It’s starting to make me feel insecure, all the change that’s
happening right here in little Hollister.
It’s starting to make me feel insecure, all the change that’s happening right here in little Hollister.

A few weeks ago we learned that the principal of San Benito High School is leaving.

Last week the big headline was that Leatherback, a landmark for years, is closing its Hollister plant, and about 40 workers will lose jobs as a result.

At my job, a co-worker is having surgery and we will have to get along without her for up to three months.

And then Tuesday there were two headlines side-by-side: Mike Sanchez, principal of San Andreas Continuation High School and Pinnacles Community School for years, has been promoted to assistant superintendent for alternative education, and Eric Dietz, general manager of Ridgemark for the last four years, has moved to Minnesota to manage a golf course there. His wife Leigh, executive director of our fledgling homeless center, will join him there.

Pow, pow, pow, pow. That’s a lot of change. I may need to retire to bed with a murder mystery and a box of bonbons for the next month or so.

But wait … except for my co-worker, do these changes affect me personally? What am I whining about, exactly?

Well, it just makes me nervous. Take the case of Leatherback.

I once asked my husband, “Why is Leatherback even here?” I wasn’t complaining; it just seemed like Hollister was an unlikely spot for a company making roofing materials to find the right combination of resources and access to markets, and I was wondering what brought it here in the first place.

I guess Leatherback’s management wondered the same thing. But having them lay off that many workers and shut the doors will be a real upheaval. And eventually, when a new use for the large property along McCray Street is found, the landscape of Hollister will change visibly.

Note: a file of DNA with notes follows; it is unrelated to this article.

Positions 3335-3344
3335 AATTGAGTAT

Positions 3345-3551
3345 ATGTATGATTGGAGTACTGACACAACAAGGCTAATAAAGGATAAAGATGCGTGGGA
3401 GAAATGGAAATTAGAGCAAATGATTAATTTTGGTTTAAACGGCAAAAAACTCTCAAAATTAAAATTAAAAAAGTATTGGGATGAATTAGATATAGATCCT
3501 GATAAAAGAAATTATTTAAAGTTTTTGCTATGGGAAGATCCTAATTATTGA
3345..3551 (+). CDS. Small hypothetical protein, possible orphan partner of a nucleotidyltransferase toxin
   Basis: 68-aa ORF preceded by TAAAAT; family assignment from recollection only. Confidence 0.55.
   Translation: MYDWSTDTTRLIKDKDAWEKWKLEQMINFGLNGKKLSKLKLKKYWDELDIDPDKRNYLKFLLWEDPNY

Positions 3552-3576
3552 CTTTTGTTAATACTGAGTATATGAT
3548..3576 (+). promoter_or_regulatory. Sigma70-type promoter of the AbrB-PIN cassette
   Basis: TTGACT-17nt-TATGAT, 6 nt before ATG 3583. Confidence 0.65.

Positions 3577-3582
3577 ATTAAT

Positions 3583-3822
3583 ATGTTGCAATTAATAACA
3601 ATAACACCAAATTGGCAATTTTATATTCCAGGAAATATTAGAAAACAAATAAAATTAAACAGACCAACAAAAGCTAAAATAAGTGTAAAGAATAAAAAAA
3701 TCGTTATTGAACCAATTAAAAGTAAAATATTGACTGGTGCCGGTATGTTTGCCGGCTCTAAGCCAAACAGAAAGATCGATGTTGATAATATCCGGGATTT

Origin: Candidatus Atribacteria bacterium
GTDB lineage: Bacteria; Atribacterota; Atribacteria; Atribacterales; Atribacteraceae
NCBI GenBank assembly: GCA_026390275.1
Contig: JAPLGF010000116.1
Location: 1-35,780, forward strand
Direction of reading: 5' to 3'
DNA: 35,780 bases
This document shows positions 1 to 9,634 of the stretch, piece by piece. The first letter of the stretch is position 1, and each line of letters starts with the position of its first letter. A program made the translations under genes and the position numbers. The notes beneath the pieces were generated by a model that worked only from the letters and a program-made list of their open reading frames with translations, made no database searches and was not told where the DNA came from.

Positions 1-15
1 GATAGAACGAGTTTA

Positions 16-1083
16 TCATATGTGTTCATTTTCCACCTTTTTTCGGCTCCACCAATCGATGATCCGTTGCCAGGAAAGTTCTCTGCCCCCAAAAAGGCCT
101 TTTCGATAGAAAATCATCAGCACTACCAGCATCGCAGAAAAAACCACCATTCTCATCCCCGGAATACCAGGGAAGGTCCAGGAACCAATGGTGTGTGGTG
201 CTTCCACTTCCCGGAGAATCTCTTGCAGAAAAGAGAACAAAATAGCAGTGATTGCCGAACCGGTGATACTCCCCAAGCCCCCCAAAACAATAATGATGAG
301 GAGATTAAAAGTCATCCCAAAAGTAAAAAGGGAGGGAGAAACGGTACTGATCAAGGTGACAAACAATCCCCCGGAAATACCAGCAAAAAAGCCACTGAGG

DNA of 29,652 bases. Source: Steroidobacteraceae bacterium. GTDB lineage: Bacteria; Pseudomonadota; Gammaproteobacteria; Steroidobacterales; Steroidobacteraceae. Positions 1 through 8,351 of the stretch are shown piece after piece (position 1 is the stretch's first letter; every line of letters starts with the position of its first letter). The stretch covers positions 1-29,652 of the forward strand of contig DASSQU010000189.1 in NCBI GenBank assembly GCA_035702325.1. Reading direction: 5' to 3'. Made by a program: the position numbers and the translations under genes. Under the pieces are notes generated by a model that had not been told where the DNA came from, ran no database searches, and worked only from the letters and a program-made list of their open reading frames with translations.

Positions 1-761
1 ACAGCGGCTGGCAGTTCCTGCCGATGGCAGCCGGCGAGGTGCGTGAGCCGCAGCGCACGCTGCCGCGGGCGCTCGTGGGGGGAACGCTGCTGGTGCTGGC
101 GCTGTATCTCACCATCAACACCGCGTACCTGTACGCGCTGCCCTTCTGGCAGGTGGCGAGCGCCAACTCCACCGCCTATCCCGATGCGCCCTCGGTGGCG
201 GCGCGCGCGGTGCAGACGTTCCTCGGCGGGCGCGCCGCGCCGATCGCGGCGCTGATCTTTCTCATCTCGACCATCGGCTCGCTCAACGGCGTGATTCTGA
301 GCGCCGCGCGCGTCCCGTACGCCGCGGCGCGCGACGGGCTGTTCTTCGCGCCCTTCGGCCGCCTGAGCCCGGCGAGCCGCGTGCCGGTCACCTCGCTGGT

The moves of Mike Sanchez and Eric and Leigh Dietz won’t change the landscape so much. The change will be more the kind that makes you pause and lose your train of thought as you reach for your Rolodex or phone. I didn’t work directly with Mike Sanchez, for example, but I’ve sat in several meetings with him and knew he was the person I would call with questions about continuation schooling.

And the same goes for Eric Dietz and Ridgemark. It’s just comforting to know who’s available to help with certain kinds of questions, even if you only call the person twice a year.

While it’s comforting Mike will still be in charge of alternative education, Eric is already far, far away.

I know change can be good; in fact in my own life I’ve stirred things up more often than not. But I’m not sure how to deal with all this change in San Benito County.

Perhaps instead of taking to the bed I’ll go downtown, get an ice cream cone and sit and stare at the Vets Building – a landmark with no known plans to change.

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A staff member wrote, edited or posted this article, which may include information provided by one or more third parties.


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